Author Topic: Looking for interpretation of text in parish register please  (Read 1562 times)

Offline Maiden Stone

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Re: Looking for interpretation of text in parish register please
« Reply #9 on: Thursday 15 November 18 00:35 GMT (UK) »
You need to have an open mind regarding variations in spellings i.e. if what you've found with what seems to me a very uncommon forename & surname in the correct area then the likelihood of this being your man is very high.

Annie

Christopher was not an uncommon name.  It was a more popular name for boys born in the district 1670-1690 than Charles, Peter or Samuel. It wasn't far behind William (William of Orange was the enemy at one point until he invaded and became the glorious liberator.) Most boys were named John, James, Henry or Richard - there were hundreds of them.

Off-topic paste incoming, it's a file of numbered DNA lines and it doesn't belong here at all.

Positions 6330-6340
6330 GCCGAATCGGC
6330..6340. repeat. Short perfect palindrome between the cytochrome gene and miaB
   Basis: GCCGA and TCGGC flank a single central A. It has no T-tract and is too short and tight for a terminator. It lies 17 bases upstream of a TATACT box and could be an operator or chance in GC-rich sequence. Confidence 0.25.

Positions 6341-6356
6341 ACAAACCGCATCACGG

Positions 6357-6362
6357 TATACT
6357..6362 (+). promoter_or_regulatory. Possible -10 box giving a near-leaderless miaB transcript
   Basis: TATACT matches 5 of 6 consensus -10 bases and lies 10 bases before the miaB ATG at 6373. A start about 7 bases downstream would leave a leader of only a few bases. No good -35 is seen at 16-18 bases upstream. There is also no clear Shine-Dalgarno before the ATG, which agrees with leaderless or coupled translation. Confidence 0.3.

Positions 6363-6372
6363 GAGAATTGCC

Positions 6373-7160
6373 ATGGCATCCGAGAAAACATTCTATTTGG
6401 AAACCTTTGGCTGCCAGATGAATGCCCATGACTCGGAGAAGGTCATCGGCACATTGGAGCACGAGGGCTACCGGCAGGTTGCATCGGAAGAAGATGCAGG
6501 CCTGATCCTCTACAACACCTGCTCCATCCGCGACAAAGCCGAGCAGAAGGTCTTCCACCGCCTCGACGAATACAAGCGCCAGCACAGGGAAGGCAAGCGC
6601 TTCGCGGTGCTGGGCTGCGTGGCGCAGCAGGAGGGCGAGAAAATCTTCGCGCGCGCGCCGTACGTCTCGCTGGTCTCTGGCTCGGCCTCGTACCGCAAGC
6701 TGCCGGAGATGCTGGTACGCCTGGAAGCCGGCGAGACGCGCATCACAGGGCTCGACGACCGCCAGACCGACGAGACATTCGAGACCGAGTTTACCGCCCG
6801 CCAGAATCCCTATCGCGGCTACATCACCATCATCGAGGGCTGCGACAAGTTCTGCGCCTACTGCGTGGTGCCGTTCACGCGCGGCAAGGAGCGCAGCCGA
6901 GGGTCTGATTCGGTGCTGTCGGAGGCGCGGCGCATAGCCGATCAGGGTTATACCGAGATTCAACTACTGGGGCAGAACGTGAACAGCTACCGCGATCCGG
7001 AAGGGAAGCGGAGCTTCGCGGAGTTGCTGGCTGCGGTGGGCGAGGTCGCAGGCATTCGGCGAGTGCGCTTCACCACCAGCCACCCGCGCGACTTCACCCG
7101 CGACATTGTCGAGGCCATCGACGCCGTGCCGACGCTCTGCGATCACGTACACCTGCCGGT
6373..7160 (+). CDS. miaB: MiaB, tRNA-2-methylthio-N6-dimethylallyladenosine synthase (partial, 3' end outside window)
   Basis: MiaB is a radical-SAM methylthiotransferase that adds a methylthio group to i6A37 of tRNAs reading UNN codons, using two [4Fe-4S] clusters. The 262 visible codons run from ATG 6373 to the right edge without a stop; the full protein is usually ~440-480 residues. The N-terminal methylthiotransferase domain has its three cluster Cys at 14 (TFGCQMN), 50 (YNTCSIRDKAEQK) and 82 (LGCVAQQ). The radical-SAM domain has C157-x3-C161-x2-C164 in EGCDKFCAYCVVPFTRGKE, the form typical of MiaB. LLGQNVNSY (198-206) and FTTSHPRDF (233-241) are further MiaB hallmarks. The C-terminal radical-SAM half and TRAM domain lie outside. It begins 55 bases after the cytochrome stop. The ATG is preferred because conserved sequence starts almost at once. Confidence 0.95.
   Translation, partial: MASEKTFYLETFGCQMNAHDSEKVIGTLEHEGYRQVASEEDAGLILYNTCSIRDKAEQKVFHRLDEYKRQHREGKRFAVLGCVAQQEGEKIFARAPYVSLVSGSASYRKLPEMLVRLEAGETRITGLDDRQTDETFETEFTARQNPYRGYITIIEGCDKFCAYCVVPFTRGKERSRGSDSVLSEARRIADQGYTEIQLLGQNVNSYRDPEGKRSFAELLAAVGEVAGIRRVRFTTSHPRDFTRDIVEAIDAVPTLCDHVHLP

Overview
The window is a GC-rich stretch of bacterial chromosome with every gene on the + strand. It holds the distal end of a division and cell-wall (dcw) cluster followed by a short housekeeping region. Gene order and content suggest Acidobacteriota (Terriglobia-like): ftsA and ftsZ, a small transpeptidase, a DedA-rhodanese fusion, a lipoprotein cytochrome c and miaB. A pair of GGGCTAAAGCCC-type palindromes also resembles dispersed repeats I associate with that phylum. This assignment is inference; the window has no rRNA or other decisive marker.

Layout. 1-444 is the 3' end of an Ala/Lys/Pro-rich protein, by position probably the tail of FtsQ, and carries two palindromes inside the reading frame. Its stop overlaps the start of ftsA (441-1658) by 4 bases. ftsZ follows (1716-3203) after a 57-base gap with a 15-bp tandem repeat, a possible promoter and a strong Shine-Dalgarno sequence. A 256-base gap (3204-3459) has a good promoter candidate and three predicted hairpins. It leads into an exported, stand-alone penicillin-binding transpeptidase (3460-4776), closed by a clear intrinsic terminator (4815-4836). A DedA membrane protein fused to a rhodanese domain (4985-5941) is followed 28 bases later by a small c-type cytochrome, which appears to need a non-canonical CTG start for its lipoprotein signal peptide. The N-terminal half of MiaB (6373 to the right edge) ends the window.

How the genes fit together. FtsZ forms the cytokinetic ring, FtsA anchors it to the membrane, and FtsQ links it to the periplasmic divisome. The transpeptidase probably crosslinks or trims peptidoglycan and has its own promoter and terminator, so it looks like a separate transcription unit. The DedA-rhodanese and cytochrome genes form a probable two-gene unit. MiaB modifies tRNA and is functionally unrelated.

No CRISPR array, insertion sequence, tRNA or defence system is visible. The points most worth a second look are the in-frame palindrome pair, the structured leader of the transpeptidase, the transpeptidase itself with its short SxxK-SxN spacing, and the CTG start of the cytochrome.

Cowban

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Re: Looking for interpretation of text in parish register please
« Reply #10 on: Thursday 15 November 18 01:43 GMT (UK) »
MS, I stand corrected ;D

Not too sure if this may help re change of surname?

"The name Horabin is from the ancient Anglo-Saxon culture of the Britain and comes from the name Rabin or Robin, which are pet forms of the personal name Robert. The name is preceded the Old English prefix har, which means gray. Hence, the surname Horabin literally means gray Rabin or gray Robin"

Annie
South Uist, Inverness-shire, Scotland:- Bowie, Campbell, Cumming, Currie

Ireland:- Cullen, Flannigan (Derry), Donahoe/Donaghue (variants) (Cork), McCrate (Tipperary), Mellon, Tol(l)and (Donegal & Tyrone)

Newcastle-on-Tyne/Durham (Northumberland):- Harrison, Jude, Kemp, Lunn, Mellon, Robson, Stirling

Kettering, Northampton:- MacKinnon

Canada:- Callaghan, Cumming, MacPhee

"OLD GENEALOGISTS NEVER DIE - THEY JUST LOSE THEIR CENSUS"

Offline Maiden Stone

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Re: Looking for interpretation of text in parish register please
« Reply #11 on: Thursday 15 November 18 02:21 GMT (UK) »

Not too sure if this may help re change of surname?